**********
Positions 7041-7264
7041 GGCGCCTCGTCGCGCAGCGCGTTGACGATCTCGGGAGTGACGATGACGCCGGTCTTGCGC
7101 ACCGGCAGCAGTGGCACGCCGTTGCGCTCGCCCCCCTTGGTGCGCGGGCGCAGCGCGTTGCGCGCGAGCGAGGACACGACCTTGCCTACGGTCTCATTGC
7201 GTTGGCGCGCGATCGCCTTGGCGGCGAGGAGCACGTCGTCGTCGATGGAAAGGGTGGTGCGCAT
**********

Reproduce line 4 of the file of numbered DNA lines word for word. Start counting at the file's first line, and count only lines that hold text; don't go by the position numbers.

7201 GTTGGCGCGCGATCGCCTTGGCGGCGAGGAGCACGTCGTCGTCGATGGAAAGGGTGGTGCGCAT